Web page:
FILE PHOTO - Traders works on the floor of the New York Stock Exchange (NYSE) as a television screen displays coverage of U.S. Federal Reserve Chairman Janet Yellen, in New York, U.S., December 14, 2016. REUTERS/Lucas Jackson
February 15, 2017
By James Saft
(Reuters) – Try to hide wherever you like but periods of rising interest rates mean lower returns.
The Federal Reserve raised rates for the first time in more than nine years in December, and seeing as short rates are at 0.50 to 0.75 percent, investors may be facing an extended and potentially steep trip to higher levels. U.S. inflation is now at 2.5 percent, the highest since 2012, and hawkish testimony before lawmakers by Fed Chair Janet Yellen has prompted traders to now see a 42 percent chance of a March hike, up from just 30 percent Monday.
For many investors, especially those in their twenties or thirties, this may well be their first time trying to maximize returns during a tightening cycle.
A new study, looking at more than a century of easing and tightening cycles, makes somewhat grim reading, pointing to the likelihood that inflation-adjusted returns will be lower as the Fed takes rates higher.
“It is hard to identify assets that perform well in absolute terms during hiking cycles, although we do detect relative outperformance at such times from defensive versus cyclical stocks and from large-cap versus small-cap stocks,” Elroy Dimson, Paul Marsh and Mike Staunton of the London Business School write in a study carried out as part of Credit Suisse’s annual study of global investment returns. (http://publications.credit-suisse.com/tasks/render/file/index.cfm?fileid=41C8D99B-F01F-0510-9BC5389C682E94D5)
In inflation-adjusted terms all major financial assets and all principal real assets, like farmland and precious metals, perform less well when rates are rising than when they are falling.
“While some sectors and asset classes are less sensitive than others to tightening cycles, interest rate rises are accompanied by lower risk premia, inferior industry returns, smaller rewards from many factor-investing strategies, and reduced price appreciation for a wide variety of real assets,” the authors write.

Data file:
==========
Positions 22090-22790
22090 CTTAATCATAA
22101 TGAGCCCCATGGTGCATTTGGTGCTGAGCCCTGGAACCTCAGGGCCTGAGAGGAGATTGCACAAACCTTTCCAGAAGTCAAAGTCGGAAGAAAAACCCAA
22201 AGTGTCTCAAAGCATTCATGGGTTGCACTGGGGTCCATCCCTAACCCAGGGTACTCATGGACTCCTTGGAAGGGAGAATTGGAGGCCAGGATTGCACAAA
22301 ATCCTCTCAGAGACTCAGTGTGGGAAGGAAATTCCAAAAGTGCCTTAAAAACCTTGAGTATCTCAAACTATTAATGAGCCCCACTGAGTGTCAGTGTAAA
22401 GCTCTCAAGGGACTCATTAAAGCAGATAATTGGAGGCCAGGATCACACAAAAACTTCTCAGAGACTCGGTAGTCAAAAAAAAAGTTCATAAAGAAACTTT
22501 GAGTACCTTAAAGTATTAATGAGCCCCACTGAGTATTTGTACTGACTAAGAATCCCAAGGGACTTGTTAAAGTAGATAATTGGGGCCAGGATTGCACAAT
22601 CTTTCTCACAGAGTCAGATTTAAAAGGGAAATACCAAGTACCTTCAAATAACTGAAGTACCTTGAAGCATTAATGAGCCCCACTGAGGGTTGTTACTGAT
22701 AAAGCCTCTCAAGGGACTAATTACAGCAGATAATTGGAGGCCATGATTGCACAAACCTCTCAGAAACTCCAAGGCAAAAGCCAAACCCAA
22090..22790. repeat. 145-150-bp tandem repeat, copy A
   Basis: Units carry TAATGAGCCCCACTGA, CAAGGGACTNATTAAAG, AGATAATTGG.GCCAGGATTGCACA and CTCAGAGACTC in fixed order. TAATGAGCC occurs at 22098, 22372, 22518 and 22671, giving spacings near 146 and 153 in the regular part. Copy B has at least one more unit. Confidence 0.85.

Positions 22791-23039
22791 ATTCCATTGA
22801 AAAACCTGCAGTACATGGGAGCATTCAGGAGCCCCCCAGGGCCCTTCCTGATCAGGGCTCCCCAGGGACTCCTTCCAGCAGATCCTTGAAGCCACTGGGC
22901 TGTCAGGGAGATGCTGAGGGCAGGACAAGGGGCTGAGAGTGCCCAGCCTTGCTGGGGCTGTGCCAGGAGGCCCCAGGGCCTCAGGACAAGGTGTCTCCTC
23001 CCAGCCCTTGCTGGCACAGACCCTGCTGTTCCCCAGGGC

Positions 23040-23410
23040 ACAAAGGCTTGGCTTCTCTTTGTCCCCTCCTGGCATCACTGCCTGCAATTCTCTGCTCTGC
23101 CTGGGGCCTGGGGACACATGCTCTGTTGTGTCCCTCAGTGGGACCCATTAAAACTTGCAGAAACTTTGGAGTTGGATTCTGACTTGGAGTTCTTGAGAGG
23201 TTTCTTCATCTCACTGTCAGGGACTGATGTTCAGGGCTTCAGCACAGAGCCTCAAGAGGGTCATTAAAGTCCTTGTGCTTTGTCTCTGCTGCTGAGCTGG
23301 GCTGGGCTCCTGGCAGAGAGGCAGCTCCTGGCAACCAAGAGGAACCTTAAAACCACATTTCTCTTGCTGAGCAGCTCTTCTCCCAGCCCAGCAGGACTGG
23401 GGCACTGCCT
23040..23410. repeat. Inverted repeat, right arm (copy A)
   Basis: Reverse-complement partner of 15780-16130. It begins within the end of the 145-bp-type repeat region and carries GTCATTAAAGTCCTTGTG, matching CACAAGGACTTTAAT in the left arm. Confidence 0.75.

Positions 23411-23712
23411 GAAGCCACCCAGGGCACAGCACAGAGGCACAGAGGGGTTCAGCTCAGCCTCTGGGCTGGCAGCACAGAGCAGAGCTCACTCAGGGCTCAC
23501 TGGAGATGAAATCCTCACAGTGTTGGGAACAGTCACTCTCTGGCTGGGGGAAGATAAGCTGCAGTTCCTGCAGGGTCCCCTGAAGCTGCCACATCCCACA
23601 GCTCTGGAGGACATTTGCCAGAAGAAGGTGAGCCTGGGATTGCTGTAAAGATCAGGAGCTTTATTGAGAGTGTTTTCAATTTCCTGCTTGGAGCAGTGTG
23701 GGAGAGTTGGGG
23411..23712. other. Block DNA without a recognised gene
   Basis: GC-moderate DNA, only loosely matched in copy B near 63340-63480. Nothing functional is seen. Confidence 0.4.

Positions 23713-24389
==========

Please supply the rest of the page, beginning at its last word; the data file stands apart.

To measure returns in a way in which an investor who doesn’t know the future path of rates could mimic the study uses a simple strategy. It compares returns of an imaginary investor who buys on the day after an initial hike and stays invested so long as rates stay the same or continue to rise, with one who buys on the first cut and stays in until rates rise.
In inflation-adjusted, or real terms, U.S. equity investors have made 6.2 percent annualized since 1913. When rates were falling that annualized return is 9.3 percent but when they are rising it falls to 2.3 percent.
For U.S. bonds, real returns over the period were 2.2 percent, with a 3.6 percent return when rates were falling and just a 0.3 percent return when they are rising.
The reasons are straightforward. Higher rates make the future stream of cash a share represents less valuable in net present terms. As for bonds the capital value gets hit as current market rates rise compared to the coupon on an older bond, while inflation, the underlying cause behind tightening, eats away at the value of the yield.
And while those higher returns during periods of falling interest rates come with higher volatility – some 25 percent higher for U.S. stocks – returns are still better on a risk-adjusted basis. U.S. equities have a Sharpe ratio – a standard risk-adjusted return measure – almost four times higher during falling rate periods than when they are rising.
Real assets also do worse when rates are rising despite often being thought of as a shelter from inflation. The study looked at 11 real assets, from violins to real estate to wine, and found that every one did better during periods of easing. Silver, for example, returns 8.9 percent more annualized in the two years following rate falls compared to the two years after rate rises. For art the difference was 3.2 percent annualized.
Within equities the study did find the expected difference among sectors, with those thought to be cyclical offering a return levered to economic growth, differing sharply from those which are defensive and have more stable growth. For example, looking at returns since 1926 shows that healthcare stocks, a classic defensive sector, have outperformed the broad index by 4.5 percent annualized during rising rate periods but have lagged slightly when rates are falling. Retail, a cyclical sector, outperforms the index by 3 percent annualized during periods of falling rates but lags by 2.1 percent when rates rise.
To be sure, diversification still has benefits during periods of rising rates, as it allows investors to take on more risk than they otherwise would. It isn’t however, a magic bullet which allows you to avoid the lower returns which tightening cycles bring.
History, as they say, could be different this time as rates rise, but investors ought not to bet on it.
Returns will be lower and we should all plan accordingly.
(Editing by James Dalgleish)